Read below for the rest of the story to see the lightning plot, the lightning photo, and a 3D video of the lightning data.


Lightning over Washington on June 29, 2012 at 11:24 PM. NOAA’s Scott Rudlosky analyzed this photo with the DCLMA data and summarized the following: The flash appears to have initiated ~22,000 feet above Landover, Md., before striking ground in the District near Brookland (right bolt) and again near Rock Creek Park (left bolt). The flash was well over 50 miles long, covering over 200 square miles. The upper branches propagated horizontally at ~40,000 feet all the way to Rockville, Md., while the branches that struck ground remained near the cloud base, propagating horizontally at ~13,500 feet. Here is a larger view of the image. (photo by Kevin Ambrose)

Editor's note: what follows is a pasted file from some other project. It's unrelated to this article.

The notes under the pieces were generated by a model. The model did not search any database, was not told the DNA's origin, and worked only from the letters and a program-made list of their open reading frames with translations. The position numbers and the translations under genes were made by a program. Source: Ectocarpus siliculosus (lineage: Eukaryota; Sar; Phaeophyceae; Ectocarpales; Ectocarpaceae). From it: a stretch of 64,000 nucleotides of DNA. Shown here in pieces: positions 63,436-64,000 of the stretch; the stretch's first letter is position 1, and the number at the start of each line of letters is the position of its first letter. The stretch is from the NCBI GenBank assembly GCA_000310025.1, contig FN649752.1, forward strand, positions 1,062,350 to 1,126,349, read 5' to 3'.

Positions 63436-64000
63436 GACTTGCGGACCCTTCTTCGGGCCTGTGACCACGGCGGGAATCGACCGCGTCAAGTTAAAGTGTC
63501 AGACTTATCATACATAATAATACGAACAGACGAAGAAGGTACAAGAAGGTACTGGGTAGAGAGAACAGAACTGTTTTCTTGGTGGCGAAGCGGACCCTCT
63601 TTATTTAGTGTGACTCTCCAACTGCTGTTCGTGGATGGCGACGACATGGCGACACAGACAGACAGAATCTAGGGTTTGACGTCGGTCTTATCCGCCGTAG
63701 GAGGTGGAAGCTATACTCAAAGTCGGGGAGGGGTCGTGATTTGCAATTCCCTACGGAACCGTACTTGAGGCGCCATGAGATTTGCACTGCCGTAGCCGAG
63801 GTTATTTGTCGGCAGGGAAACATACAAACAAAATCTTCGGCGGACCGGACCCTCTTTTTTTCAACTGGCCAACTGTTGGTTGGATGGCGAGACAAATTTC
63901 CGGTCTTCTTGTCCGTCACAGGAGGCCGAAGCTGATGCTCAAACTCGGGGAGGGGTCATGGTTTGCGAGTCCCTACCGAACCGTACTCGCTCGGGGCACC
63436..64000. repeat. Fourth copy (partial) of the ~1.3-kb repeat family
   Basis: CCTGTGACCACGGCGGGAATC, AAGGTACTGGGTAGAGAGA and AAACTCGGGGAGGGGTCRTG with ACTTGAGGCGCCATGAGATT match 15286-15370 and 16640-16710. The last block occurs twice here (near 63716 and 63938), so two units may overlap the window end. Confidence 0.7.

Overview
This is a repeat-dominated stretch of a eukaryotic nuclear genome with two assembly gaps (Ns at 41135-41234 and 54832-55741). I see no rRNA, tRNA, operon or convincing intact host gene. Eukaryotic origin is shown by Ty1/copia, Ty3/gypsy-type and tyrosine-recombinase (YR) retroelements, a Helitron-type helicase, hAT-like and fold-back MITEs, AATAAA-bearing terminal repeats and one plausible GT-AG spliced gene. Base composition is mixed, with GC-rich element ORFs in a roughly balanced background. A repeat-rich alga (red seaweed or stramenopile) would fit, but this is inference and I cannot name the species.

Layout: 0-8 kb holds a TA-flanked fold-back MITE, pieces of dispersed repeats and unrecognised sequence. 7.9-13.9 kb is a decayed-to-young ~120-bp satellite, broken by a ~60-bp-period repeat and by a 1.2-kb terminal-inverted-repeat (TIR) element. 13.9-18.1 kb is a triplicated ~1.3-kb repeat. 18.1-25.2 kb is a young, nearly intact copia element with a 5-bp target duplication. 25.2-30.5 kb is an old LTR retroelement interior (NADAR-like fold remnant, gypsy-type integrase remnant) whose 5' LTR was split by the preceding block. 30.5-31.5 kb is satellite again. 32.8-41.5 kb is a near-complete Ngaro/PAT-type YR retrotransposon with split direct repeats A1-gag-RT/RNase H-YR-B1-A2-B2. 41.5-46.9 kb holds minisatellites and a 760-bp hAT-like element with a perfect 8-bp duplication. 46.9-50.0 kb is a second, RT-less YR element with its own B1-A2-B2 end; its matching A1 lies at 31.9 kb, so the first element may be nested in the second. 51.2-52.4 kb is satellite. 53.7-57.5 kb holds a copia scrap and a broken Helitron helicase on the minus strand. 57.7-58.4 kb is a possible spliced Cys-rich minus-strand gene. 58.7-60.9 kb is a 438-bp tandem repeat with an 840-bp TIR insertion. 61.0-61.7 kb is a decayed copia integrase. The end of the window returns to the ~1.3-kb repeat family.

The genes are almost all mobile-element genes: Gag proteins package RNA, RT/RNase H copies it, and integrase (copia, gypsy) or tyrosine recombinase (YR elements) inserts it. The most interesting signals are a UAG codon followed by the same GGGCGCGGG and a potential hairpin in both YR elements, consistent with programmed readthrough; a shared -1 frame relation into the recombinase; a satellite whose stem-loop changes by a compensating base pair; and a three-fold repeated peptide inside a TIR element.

It was amazing what Scott learned about the lightning that I had photographed. The visible lightning in the photo, which seemed limited to downtown D.C., was really a small portion of a much larger lightning flash that spanned a distance from Rockville, Md. to well east of Landover, Md., an area covering over 200 square miles. Much of the upper portion of the lightning was obscured by clouds and the camera only photographed a small section of the lower lightning flash. Scott had all the data points to prove it.

The flash initiated ~22,000 feet above Landover, Md., before striking ground in the District near Brookland and again near Rock Creek Park. The flash was well over 50 miles long. The upper branches propagated horizontally at ~40,000 feet all the way west to Rockville, Md.